A rare cougar attack resulted in one man killed and another seriously injured Saturday in rural Washington state.
The two men, in their 30s, were mountain biking near North Bend, a foothills town about 30 miles from Seattle, about 11 a.m. when they realized a cougar was chasing them. Capt. Alan Myers, of the Washington Department of Fish and Wildlife Police, told the Seattle Times that the men made loud noises — something that authorities recommend people do during such encounters — to drive the animals away. But as the bikers were catching their breath, the cougar attacked one of them and latched on to his head.
“He said he had his whole entire head in the jaws of this animal and was being shaken around very, very horribly,” Myers said.
That man managed to escape, only to find his friend being chased by the cougar. The other man dropped his bike, ran into the woods and was later killed, Myers said.
Myers said the attack and the animal’s behavior are rare. “The fact that it stayed in close proximity to these folks and attacked and stayed with them is highly, highly unusual,” he said.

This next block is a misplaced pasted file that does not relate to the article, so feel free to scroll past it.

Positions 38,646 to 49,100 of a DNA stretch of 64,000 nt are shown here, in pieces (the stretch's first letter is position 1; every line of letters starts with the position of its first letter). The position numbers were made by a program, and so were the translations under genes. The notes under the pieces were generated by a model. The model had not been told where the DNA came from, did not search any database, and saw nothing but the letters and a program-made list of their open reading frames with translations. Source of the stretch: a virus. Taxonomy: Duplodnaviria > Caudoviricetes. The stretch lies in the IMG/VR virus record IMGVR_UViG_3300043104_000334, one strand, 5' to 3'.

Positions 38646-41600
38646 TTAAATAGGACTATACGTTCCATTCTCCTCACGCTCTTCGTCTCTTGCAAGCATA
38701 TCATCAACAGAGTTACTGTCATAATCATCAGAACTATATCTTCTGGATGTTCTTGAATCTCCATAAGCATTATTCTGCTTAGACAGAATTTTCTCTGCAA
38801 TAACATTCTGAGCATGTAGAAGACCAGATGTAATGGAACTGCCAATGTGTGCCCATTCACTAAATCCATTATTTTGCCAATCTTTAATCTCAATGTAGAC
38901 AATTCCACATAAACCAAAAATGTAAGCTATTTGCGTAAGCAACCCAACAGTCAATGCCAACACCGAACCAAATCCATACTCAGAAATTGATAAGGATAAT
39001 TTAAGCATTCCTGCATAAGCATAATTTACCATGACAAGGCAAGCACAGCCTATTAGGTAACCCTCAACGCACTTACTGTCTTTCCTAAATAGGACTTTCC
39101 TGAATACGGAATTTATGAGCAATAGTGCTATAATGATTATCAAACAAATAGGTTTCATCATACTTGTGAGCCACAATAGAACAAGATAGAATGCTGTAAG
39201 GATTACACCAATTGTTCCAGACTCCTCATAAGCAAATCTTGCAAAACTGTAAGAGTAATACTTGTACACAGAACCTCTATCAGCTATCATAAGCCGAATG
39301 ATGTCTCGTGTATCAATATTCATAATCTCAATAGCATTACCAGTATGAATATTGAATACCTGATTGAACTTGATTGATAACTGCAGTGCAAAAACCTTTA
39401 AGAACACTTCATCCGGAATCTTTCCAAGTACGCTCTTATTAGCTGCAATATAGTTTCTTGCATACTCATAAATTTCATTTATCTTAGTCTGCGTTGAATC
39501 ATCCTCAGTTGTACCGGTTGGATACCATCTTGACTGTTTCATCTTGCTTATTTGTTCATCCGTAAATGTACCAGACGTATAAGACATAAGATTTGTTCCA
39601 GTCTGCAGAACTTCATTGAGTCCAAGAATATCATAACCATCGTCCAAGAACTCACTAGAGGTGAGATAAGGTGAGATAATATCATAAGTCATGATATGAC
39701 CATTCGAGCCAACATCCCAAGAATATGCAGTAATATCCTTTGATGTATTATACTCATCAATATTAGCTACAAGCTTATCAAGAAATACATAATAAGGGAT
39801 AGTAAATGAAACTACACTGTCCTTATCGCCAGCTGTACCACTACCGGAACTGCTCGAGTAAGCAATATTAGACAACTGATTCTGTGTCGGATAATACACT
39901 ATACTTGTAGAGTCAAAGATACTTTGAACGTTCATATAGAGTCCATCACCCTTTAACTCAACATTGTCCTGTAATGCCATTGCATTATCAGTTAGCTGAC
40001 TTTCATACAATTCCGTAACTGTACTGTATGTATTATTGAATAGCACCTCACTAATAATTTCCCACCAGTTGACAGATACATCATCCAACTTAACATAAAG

Unusual Cougar Attack
Before Saturday, just 16 cougar attacks, one of which was fatal, had been reported in Washington state in the past 100 years. The first known fatal attack happened in the 1920s. A boy named Jimmy Fehlhaber was devoured by a male cougar.
Roughly 120 attacks have been reported in the United States and Canada in the past 100 years. Twenty-five of those were fatal.
However, attacks involving cougars have been increasingly common in the past 20 years as humans encroach on wildlife habitats. In Washington state, for example, seven of all reported attacks occurred during the 1990s.
Washington Department of Fish and Wildlife Police has euthanized the cougar, a 100-pound male about 3 to 4 years old. The surviving victim is at Harborview Medical Center in Seattle. Staff there upgraded his condition to satisfactory on Saturday, according to media reports.
“When these young animals, particularly males, leave home to search for territory of their own, and encounter territory already occupied by an older male cougar, the older will drive off the younger one, killing it if it resists. Some young cougars are driven across miles of countryside in search of unoccupied territory,” the agency reported.
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